The GIRL of THE SEA of CORTEZ is my favorite Peter Benchley novel. It's a high-spirited adventure story that speaks to my personal love of the ocean and all its fascinating creatures. The story takes you under the sea to experience the spectacular, but it also shares the threats facing our seas. While this book was written 30 years ago, Peter was prescient about mans complex relationship to the sea. This captivating story is even more relevant today than ever.

--Gregory S. Stone, Ph.D., Chief Scientist for Oceans, Conservation International

"The ocean drives the water cycle, the carbon cycle, the oxygen cycle, the nitrogen cycle … it drives the way the world works. Even if you never touch the ocean, the ocean touches you every day. And it’s only now, as we get into the 21st century, that we’re beginning to put the blue part of the planet on the balance sheet."
--Sylvia Earle

"It is our responsibility to preserve and cherish this pale blue dot, the only home we've ever known."
--Carl Sagan, Astronomer + Author



 “For most of history, man has had to fight nature to survive; in this century he is beginning to realize that, in order to survive, he must protect it.”
--Jacques Cousteau, Oceanographer + Explorer


Why JAWS Made Me Care About the Oceans

Less than 100 miles [160 kilometers] off the coast of Florida, Bimini lies low and flat on the horizon. The several islands that make up this Bahamian island chain are studded with palm trees, surrounded by sandy beaches and neatly laid out resort hotels, restaurants and marinas. A notable tourist destination for big-game fishing, this place is famous for once being home to Ernest Hemingway — and it is here that I recently found myself on both a personal and professional odyssey.

Personal, because I was there with my dear friend Wendy Benchley, together to honor her late husband and my best friend, Peter. Professional, because we were there with a Discovery Channel film crew making a documentary on how the movie “Jaws” — based on Peter’s book of the same name — changed the world. The special airs tonight as part of Shark Week — which itself probably wouldn’t exist if it hadn’t been for “Jaws.”

I first met Peter and Wendy about 32 years ago in Bermuda, under the guidance of a mentor we all shared: the great ocean explorer Teddy Tucker. We immediately kicked off a lifelong friendship based on the solid foundation of our passion for the ocean: they just off the fiery heels of “Jaws” mania, and me with the much lower profile of an oceanographer beginning his career.

At first we spent our time together studying whales, exploring the deep sea, night diving on seamounts, finding shipwrecks, and all manner and form of exploring the oceans, which make up over 70 percent of the Earth’s surface and 95 percent of the biosphere.

But soon we began to notice fewer fish, bleached corals, pollution and many other symptoms that told us our beloved ocean was dying. The three of us then began focusing our time and careers on ocean conservation. Peter and Wendy began full-time advocacy work, making good use of their public names. I worked the NGO world, first at the New England Aquarium, but eventually running CI’s global marine program.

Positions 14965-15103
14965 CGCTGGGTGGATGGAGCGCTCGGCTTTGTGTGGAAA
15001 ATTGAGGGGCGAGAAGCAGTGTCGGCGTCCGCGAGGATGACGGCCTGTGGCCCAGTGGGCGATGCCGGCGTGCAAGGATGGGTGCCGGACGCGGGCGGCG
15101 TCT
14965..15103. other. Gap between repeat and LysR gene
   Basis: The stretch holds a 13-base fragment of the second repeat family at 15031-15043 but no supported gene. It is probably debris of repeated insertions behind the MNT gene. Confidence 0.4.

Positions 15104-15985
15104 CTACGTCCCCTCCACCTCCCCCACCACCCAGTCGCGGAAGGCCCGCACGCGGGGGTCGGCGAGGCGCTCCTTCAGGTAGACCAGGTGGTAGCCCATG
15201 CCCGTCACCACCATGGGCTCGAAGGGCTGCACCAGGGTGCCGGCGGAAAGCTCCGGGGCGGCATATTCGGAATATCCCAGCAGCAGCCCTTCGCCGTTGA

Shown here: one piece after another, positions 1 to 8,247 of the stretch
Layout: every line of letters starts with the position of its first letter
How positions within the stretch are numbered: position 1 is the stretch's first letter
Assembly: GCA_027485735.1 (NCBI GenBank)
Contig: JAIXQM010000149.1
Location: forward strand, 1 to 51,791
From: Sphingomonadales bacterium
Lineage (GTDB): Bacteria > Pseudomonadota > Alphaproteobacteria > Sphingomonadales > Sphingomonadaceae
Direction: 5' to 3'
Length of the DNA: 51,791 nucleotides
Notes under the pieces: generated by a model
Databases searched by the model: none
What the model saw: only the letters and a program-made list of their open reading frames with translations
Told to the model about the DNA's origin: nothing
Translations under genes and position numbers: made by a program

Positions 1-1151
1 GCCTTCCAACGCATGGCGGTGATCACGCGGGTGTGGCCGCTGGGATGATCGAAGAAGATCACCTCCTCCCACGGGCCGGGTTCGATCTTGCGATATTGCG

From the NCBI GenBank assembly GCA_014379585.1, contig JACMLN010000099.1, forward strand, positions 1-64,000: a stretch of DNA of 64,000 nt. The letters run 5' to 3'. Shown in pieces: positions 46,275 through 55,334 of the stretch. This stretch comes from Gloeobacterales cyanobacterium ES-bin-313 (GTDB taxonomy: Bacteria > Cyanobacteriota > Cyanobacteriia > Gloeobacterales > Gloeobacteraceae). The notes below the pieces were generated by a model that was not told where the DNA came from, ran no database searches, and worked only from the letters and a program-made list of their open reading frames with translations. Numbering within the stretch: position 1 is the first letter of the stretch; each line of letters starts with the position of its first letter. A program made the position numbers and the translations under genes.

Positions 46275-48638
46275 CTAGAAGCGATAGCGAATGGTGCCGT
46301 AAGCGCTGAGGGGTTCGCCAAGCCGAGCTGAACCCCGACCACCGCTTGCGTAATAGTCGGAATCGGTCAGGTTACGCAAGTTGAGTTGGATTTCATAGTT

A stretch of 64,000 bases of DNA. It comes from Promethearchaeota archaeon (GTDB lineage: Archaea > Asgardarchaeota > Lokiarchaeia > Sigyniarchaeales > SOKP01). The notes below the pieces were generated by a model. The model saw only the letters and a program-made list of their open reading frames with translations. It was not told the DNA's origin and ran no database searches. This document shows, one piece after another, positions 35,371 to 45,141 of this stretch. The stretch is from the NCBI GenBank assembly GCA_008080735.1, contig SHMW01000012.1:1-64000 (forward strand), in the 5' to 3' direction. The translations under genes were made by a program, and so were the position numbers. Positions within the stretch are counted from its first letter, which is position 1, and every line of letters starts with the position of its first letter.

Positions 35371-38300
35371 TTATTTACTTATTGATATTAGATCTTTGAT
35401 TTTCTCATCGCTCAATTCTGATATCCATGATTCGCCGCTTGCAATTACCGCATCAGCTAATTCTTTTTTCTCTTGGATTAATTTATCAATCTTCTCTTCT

And now here we were in Bimini — site of some of the world’s most cutting-edge shark research — to discuss the legacy of “Jaws.” It has always been my view that while this story undoubtedly scared many people, it also had a positive impact by getting the oceans in people’s minds. It also introduced the world to a charismatic oceanographer figure in the character of Matt Hooper. He was funny, smart, a diver and totally engaged with the oceans; that character helped inspire the careers of myself and other young aspiring oceanographers.

I am hard-pressed to meet a colleague who has not been affected by this film. In addition, the public fascination with sharks spurred by “Jaws” helped lead to a dramatic uptick in shark research which has shaped how we understand the ocean today. 

As Wendy and I swam with these magnificent animals and I watched their interactions with the other reef residents, I saw for myself just how essential they are to all life in the sea and all life on Earth. Their removal from an ecosystem can have devastating effects upon the species below, as sharks help to keep these marine systems in balance. The presence of apex predators can lead to greater species diversity and density; in essence, sharks are critical to sustain the fisheries we depend on.

Yet despite their importance, around 100 million sharks are killed each year — many to meet the demand for shark fin soup, a cultural delicacy in many Asian countries that often costs as much as US$ 100 per bowl. In addition, sharks are often caught as accidental “bycatch” by commercial fishing nets which are set to catch other species — an extremely wasteful practice.

Greg Stone

Greg Stone

Today, almost 40 years after the release of biggest shark film of all time, the fate of the world’s sharks hangs in the balance. If we are to have any chance at reversing the depletion of these crucial species, we need to both reduce the demand for shark-related products and to work harder to develop and manage improved commercial fishing techniques. It won’t be easy, but as I see global discussions on ocean health gain traction, I’m optimistic that we are beginning to move the needle in the right direction.

Greg Stone is CI’s chief ocean scientist. “How ‘Jaws’ Changed the World” airs in the U.S. on Tuesday, 8/14 at 9 p.m. EST. You can celebrate Shark Week by sharing our viral whale shark video with a friend. 


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